SEOUL, Sept. 12 -- South Korean and U.S. officials said Sunday that a massive explosion that generated a billowing cloud of smoke on North Korea's northern border with China on Thursday was an unspecified accident and apparently not a much-feared nuclear test.
"We are investigating the size and the reason of the accident, but we do not believe North Korea conducted a nuclear test," said Kim Jong Min, the South Korean presidential spokesman.
A woman in Seoul reads about an explosion in North Korea that officials feared was a nuclear test.
(Lee Jae Won -- Reuters)
Details of the blast remained sketchy. Some in U.S. intelligence circles had expressed increasing concern in recent weeks that North Korea was about to conduct a nuclear test, but South Korean officials said they did not record seismic activity that likely would accompany a nuclear test.
[According to a report posted on the BBC Web site early Monday, North Korea's foreign minister, Paek Nam Sun, told a visiting British official that the blast was caused by the deliberate demolition of a mountain as part of a hydroelectric project. That report could not be immediately verified.]
In Washington, U.S. officials scrambled Saturday night to gather more information about the blast and to study satellite photos of the site, but as dawn broke Sunday, Bush administration officials played down the significance of the explosion.
Making the rounds of the Sunday news shows, Secretary of State Colin L. Powell and national security adviser Condoleezza Rice said there was no indication that the blast was related to a nuclear test.
"We don't think, at this point, it was a nuclear event, but we're looking at it and will get further analysis," Rice said on CNN's "Late Edition." "There are all kinds of reports and all kinds of assessments that are going on. Maybe it was a fire, some kind of forest fire."
Powell acknowledged that the administration has been studying reports of suspicious activity at a possible nuclear test site, though officials have said the activity was at a different location than that of the explosion. "We're monitoring this," Powell said on ABC's "This Week." "We have been watching it. We can't tell whether it's normal maintenance activity or something more. So it's inconclusive at this moment."
Nevertheless, the date of the blast -- a day commemorating the 1948 founding of North Korea -- had U.S., South Korean and Japanese officials scrambling to determine what might have caused the huge explosion. North Korea is known to put great importance on historic dates, using them to conduct high-profile military exercises and parades.
One official in Washington said the Americans were examining satellite images of the explosion, which South Korea's semi-official Yonhap News Agency said generated a mushroom formation as large as 2 1/2 miles in diameter. The official said further information had been provided to the U.S. government by a diplomatic source in Beijing.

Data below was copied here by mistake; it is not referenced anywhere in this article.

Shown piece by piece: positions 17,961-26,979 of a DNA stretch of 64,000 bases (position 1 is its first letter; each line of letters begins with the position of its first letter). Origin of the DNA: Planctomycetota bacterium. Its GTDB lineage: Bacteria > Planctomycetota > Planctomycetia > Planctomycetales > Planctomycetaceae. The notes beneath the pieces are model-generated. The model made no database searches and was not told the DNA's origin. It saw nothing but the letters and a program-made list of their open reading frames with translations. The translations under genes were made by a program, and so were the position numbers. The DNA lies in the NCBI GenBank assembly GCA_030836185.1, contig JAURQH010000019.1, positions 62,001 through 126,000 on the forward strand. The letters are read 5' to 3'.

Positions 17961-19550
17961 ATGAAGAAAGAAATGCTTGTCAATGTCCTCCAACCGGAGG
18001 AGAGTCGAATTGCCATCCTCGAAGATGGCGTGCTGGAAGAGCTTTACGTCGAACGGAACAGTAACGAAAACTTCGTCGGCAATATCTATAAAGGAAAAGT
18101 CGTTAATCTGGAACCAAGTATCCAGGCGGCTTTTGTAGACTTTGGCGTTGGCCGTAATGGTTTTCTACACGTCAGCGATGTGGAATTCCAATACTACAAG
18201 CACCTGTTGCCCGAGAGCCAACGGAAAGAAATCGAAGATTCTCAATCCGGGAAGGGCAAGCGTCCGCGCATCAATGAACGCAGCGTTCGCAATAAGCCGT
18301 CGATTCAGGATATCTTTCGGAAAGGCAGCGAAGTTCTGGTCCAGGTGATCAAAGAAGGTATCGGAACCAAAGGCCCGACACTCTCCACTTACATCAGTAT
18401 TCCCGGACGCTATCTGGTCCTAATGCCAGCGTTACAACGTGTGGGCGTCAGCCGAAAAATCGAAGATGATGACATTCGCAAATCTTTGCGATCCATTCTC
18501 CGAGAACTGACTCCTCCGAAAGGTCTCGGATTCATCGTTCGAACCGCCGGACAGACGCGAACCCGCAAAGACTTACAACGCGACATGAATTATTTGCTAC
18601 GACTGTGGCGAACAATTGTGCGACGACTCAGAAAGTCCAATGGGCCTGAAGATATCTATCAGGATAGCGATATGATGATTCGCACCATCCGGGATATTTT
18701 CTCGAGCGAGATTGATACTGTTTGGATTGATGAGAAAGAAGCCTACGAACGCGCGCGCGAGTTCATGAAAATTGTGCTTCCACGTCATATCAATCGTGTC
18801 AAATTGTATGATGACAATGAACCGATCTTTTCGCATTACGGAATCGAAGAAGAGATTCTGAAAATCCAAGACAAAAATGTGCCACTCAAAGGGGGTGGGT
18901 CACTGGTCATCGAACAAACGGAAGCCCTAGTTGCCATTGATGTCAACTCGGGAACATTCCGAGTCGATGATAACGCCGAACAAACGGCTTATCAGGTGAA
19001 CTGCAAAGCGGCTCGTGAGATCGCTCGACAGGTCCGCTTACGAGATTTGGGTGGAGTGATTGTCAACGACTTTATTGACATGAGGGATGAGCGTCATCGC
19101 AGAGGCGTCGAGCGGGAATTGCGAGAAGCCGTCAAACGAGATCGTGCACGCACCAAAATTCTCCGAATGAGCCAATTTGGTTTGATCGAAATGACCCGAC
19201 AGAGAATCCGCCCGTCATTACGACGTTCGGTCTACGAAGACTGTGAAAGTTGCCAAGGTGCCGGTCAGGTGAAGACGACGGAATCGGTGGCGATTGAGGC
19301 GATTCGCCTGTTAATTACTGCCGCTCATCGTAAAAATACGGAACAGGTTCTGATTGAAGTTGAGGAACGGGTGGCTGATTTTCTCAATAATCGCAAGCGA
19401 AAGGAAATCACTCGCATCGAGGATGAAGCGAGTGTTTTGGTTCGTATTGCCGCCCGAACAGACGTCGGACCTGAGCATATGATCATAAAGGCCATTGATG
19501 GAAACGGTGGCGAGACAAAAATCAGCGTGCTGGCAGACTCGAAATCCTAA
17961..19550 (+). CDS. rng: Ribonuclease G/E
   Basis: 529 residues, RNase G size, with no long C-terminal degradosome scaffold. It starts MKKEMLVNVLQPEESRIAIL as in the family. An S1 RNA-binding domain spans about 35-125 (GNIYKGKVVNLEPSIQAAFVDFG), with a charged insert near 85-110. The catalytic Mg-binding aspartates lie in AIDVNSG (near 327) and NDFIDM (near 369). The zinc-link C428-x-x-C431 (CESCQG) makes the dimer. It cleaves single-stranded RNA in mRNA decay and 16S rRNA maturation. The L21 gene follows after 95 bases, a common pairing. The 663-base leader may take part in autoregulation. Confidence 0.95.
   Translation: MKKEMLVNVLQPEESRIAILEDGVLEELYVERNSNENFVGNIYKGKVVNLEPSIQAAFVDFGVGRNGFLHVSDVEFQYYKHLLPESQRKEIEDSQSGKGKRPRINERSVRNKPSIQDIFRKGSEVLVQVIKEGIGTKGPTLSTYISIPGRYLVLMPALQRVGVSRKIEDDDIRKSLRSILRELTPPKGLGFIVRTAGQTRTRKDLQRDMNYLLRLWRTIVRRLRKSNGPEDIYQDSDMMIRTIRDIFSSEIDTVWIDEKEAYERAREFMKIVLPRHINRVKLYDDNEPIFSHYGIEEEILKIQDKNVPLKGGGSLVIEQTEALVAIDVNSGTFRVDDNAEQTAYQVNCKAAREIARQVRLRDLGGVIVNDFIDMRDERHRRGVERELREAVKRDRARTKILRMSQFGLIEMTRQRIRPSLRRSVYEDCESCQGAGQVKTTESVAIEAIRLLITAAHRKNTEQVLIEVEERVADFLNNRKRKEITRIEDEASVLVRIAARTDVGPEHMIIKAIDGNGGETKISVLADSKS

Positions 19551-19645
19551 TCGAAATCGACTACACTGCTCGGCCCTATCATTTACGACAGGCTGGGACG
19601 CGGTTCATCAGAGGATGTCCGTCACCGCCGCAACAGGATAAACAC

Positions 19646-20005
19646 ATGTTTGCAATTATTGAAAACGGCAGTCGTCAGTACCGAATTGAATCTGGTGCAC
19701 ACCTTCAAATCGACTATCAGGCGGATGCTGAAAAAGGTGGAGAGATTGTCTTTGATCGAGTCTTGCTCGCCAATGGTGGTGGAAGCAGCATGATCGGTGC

But the official said the explosion did not take place at the location that had been closely monitored in recent weeks by U.S. intelligence agencies. The surveillance was due to suspicious movement of vehicles that some analysts believed indicated preparation for a nuclear test.
The explosion -- reportedly larger than a chemical blast near a train station in North Korea in April that killed 150 people -- took place in the northern Yanggang province near the country's mountainous border with China, South Korean officials said.
In 1999, a South Korean presidential spokesman said in an interview that North Korea was building an underground ballistic missile launching facility in that region for the Taepodong-1, a missile that North Korea test-fired over Japan in 1998, and the longer-range Taepodong-2, which is believed to be in the final stages of development. Since then, some analysts have suspected that the heavily militarized and remote area may also house a new, intermediate North Korean missile with a range between 1,800 and 2,500 miles, and might additionally be a facility used for uranium reprocessing.
In December 2002, a missile engine test is suspected to have caused an explosion that destroyed facilities at North Korea's launching pad in Musudanri, North Hamkyong province, though it was quickly rebuilt for a successful test of the Taepodong-2's main engine last May, intelligence officials now contend.
Given the missile facilities in the area of Thursday's explosion, a South Korean official, who spoke on the condition of anonymity, said one working theory for the explosion was a possible missile-related accident. But the official stressed that intelligence was still too vague to provide a conclusive cause.
Staff writer Glenn Kessler in Washington and special correspondent Akiko Yamamoto in Tokyo contributed to this report.